So divine was it that Jen left with a pot and an armful of eucalyptus, despite the impracticality of lugging pots and plants around, whilst I succumbed to a couple of those trendiest of plants, succulents…

modflowers: succulentsThey sit just perfectly in the pair of vintage eggcups I got at Honeysuckle At Home.

I could, I suppose, list all the other things we bought, and ate (Forge Bakehouse, where we had lunch, richly deserves a mention, despite it’s predilection for calling quiches “pies”) and all of the places we went to, and the conversations we had, but that might leave you a bit bored.

It’s one thing to experience pure pleasure, but it’s quite another to hear, at length, about someone else’s.

modflowers: treasures at Vintedge, SheffieldSuffice to say that you can read about Jen’s favourite bits of the day over on Little Birdie.

And that I’m hoping to be heading back to Sheffield soon.

And if you should fancy a sybaritic Saturday of your own, you know what to do…

You really should sally forth to Sheffield. ♥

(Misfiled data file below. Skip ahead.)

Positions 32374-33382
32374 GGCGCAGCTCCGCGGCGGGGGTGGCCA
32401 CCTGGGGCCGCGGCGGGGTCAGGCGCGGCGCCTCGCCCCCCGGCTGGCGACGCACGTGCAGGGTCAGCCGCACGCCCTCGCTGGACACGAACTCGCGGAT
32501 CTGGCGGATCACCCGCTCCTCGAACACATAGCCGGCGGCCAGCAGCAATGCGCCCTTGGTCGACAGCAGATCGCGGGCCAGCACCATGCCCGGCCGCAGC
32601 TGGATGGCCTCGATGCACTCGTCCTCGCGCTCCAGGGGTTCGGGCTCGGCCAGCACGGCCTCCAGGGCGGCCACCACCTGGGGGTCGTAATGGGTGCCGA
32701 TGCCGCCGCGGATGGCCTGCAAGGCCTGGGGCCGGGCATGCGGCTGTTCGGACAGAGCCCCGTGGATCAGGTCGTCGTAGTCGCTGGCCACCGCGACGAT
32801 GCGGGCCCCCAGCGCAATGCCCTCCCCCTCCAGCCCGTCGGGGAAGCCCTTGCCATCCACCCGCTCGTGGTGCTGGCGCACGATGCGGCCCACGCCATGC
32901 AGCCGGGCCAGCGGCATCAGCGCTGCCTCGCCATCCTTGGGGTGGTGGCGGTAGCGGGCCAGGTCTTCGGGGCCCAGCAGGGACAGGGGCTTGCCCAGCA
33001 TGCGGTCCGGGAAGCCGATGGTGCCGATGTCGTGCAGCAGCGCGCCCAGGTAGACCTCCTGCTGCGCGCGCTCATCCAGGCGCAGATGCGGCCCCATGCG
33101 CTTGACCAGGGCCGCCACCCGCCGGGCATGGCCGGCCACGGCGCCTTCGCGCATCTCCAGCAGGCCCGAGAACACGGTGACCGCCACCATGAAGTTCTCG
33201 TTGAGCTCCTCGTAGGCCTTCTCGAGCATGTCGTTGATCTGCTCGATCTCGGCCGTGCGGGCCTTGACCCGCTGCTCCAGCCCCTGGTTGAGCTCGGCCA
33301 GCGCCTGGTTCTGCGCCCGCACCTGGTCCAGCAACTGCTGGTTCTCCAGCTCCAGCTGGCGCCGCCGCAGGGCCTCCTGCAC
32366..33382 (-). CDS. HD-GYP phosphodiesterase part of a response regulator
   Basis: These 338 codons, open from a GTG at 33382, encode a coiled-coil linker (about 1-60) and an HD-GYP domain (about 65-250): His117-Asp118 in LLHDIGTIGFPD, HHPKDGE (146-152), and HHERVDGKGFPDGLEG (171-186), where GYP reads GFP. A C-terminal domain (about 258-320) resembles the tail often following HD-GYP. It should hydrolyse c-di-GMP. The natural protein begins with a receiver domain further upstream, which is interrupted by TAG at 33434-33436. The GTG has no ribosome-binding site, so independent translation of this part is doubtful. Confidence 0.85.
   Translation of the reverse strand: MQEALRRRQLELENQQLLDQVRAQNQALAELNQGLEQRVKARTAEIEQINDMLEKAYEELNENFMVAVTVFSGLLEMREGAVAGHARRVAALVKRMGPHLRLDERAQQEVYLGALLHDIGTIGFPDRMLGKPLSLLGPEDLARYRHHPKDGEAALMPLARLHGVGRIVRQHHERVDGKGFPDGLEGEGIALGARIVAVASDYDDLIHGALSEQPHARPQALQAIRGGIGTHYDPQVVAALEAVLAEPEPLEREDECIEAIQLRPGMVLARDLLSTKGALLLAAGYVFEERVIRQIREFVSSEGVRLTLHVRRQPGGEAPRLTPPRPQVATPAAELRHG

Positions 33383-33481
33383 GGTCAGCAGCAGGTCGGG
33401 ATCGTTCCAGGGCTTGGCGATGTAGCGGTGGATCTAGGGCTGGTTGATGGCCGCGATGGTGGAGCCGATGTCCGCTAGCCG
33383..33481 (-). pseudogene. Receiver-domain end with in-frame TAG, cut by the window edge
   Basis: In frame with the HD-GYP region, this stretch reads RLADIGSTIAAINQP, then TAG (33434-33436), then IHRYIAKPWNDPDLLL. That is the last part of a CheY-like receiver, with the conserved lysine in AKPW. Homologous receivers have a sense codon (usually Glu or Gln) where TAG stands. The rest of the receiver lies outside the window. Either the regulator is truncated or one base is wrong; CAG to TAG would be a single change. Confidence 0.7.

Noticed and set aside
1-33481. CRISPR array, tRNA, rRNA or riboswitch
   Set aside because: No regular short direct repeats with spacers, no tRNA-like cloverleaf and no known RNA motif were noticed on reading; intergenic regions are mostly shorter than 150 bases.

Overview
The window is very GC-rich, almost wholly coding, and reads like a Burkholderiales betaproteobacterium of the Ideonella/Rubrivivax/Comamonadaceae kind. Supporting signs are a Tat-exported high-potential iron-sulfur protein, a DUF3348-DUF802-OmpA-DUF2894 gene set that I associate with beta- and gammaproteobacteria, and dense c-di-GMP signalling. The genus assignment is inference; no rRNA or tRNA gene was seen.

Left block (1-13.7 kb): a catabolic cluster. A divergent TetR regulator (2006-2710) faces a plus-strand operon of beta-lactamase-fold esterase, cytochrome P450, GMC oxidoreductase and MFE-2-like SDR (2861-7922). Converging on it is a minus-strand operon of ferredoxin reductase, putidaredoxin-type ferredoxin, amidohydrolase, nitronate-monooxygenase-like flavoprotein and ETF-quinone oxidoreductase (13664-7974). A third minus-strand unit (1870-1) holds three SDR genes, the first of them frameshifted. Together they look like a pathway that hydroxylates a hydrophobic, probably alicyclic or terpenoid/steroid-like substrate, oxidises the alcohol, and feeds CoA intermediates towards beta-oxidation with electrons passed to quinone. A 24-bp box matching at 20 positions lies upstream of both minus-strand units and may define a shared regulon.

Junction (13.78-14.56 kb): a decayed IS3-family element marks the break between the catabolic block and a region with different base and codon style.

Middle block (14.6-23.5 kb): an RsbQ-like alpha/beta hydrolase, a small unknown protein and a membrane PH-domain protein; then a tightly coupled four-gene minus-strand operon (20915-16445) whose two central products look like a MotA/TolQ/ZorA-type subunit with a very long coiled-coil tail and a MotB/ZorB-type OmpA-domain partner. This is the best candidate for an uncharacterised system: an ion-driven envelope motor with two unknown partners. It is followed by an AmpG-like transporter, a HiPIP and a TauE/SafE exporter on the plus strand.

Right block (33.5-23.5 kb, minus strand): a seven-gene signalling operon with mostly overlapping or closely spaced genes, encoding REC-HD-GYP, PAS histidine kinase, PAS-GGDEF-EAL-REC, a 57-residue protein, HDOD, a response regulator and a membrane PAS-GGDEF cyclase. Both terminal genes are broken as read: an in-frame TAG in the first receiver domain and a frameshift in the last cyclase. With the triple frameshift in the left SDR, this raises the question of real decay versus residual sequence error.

hello saucy – reprise

gravy boatJust a quick post to let you know that the search is over.

Yes folks, this is the little beauty that will be taking pride of place atop our table, filled to the brim with a plethora, nay a cornucopia even, of yet-to-be-decided varieties of tasty sauce to accompany our future meals.

A thoroughly life-enhancing purchase, I hope you’ll agree.

And for £4.99 plus postage, an undeniable bargain!

The design is Springtime by Jessie Tait for Midwinter. I’m not sure of the date, but it certainly has that certain “je ne sais quoi” of the 1960s about it.

So you can all stop scouring the interweb for sauce boats, jugs and gravy pourers now, and carry on about your business.

Me, I’m off to make some custard. :)